Do You Need a Baby Swing?

Baby in swing

Luca Lorenzelli / EyeEm / Getty Images

Each baby has its own unique personality and individual preferences, so it's not always possible to know in advance whether your little one will take to a particular piece of baby gear. However, most parents agree baby swings can be a lifesaver for soothing and calming their babies.

Your to-do list can seem overwhelming when you have a baby, and freeing up your hands to complete household tasks is invaluable. Baby swings provide a safe, comfortable environment for your baby when they are awake and supervised. They allow you to take a much-needed break from rocking and bouncing your little one during the day.

Like all baby items, parents must use swings per manufacturer instructions for them to be considered safe.

Let's take a look at the value of baby swings, as well as what precautions you should take when purchasing and using a swing for your little one.

Benefits of Using a Baby Swing

The most obvious benefit of using a baby swing is that it can provide enjoyment for your child while giving your tired arms a rest.

"The infant swing, along with so many other items babies require, is a valuable piece of baby gear for new parents," says Eric Anderson, MD, a pediatrician at Atrius Health in Burlington, Massachusetts.

Eric Anderson, MD

The swing can serve as a tool to soothe a fussy baby and can be a safe place to place the baby.

— Eric Anderson, MD

Unlike bouncers, swings provide constant motion for your child, which many babies find soothing. Many baby swings also come with mobiles and music features, which can keep your little one entertained.

Types of Baby Swings

Some parents opt to buy multiple baby swings. This decision can be helpful if you want a swing on each level of your home or if you'd like a portable swing to move around the house.

Portable swings can be helpful for small spaces, as they fold up and are easy to store. These lightweight swings are also great for transporting, so if you often visit friends or family members who don't have baby gear in their homes, a portable swing might be a handy item for you to have on hand.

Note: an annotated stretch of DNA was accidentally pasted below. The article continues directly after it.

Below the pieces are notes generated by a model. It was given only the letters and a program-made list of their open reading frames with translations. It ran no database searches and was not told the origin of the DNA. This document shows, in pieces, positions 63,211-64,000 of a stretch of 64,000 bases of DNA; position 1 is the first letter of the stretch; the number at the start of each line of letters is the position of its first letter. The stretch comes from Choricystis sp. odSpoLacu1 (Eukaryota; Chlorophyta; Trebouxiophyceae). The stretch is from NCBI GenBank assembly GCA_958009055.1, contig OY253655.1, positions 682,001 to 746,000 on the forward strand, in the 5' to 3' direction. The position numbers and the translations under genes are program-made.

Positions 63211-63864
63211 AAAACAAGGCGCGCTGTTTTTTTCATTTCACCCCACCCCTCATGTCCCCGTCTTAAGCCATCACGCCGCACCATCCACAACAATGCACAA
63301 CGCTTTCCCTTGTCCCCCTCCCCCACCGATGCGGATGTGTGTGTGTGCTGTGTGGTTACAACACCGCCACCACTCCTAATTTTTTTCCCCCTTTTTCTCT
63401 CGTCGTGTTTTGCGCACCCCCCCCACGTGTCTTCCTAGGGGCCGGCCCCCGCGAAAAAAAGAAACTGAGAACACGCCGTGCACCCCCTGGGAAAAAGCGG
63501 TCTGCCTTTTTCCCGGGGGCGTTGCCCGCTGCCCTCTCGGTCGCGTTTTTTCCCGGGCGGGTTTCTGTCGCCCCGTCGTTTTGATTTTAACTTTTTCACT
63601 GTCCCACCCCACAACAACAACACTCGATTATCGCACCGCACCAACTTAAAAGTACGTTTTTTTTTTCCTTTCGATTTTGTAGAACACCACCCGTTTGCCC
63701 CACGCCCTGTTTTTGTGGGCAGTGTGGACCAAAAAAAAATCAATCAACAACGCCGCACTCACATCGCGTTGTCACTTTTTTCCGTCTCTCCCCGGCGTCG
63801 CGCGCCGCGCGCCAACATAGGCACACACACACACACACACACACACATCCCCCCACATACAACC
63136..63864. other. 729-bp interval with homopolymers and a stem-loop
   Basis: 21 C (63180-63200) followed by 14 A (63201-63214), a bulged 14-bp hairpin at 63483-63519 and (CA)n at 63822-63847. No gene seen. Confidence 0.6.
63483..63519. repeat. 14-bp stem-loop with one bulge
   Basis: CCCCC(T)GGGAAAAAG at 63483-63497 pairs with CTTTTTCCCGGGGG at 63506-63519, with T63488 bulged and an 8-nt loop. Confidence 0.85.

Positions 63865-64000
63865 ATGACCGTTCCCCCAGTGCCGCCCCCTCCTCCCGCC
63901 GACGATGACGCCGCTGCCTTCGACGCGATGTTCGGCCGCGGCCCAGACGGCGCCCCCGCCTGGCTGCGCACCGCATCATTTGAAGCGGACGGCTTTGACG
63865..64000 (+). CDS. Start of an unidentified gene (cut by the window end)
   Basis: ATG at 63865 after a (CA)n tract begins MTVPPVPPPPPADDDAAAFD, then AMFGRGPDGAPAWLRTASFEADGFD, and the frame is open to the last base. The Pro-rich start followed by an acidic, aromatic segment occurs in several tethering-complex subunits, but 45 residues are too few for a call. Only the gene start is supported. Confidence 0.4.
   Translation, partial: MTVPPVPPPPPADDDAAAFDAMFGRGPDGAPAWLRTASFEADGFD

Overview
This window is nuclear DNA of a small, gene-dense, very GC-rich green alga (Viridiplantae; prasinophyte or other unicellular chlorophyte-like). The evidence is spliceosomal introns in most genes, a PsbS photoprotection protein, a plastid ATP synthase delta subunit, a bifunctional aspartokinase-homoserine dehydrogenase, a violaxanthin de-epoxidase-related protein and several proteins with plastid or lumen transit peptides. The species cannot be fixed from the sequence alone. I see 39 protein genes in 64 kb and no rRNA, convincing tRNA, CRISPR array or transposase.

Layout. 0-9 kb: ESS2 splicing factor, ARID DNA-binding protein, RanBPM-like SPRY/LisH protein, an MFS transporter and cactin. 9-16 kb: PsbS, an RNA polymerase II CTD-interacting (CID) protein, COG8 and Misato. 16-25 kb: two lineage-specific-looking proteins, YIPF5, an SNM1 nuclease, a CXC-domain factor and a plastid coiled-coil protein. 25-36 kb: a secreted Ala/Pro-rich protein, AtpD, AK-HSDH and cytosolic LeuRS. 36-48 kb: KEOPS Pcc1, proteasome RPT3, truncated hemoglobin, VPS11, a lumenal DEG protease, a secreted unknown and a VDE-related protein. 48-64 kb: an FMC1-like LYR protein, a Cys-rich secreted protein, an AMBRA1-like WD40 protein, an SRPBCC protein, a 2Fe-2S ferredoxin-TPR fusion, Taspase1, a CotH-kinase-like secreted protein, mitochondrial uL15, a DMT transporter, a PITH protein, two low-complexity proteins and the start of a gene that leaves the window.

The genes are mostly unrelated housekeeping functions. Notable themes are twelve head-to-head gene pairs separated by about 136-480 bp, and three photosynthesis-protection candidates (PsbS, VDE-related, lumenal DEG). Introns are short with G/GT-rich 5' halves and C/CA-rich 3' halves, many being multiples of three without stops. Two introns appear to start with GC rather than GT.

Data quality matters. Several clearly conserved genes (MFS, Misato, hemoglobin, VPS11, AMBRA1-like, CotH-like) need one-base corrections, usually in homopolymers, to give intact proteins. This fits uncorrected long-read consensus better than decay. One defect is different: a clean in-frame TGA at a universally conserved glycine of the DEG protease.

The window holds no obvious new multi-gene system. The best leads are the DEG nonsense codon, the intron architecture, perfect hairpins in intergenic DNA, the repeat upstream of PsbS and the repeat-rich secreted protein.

Using a Baby Swing Safely

Before placing your baby in a swing for the first time, you'll want to brush up on the instructions. It's essential to read the product manual before using the swing to be sure all parts are accounted for and that the item has been correctly assembled.

Do not attach any items to the swing unless they came with the product. This includes mobiles, toys, etc., that are not designed to be used in conjunction with the swing, as they could be easily pulled off, causing injury to your child.

You'll also want to be sure you know the swing's history if you obtained it secondhand. For this reason, it's helpful to purchase or borrow from a family member or friend who can attest to the swing's safety and functionality.

Always use the swing's straps and harnesses—even if the swing is not in motion. Be sure to place the swing on flooring that is sturdy and level to ensure it will not tip

Risks of Overuse

You may find your baby loves being in their swing, which is excellent! Remember, when used safely, baby swings can be a fantastic spot for your baby.

However, parents should be aware that excessive amounts of time in the same position can result in babies developing positional plagiocephaly, or a flat head. Babies developing positional plagiocephaly from being on their back for long periods of time.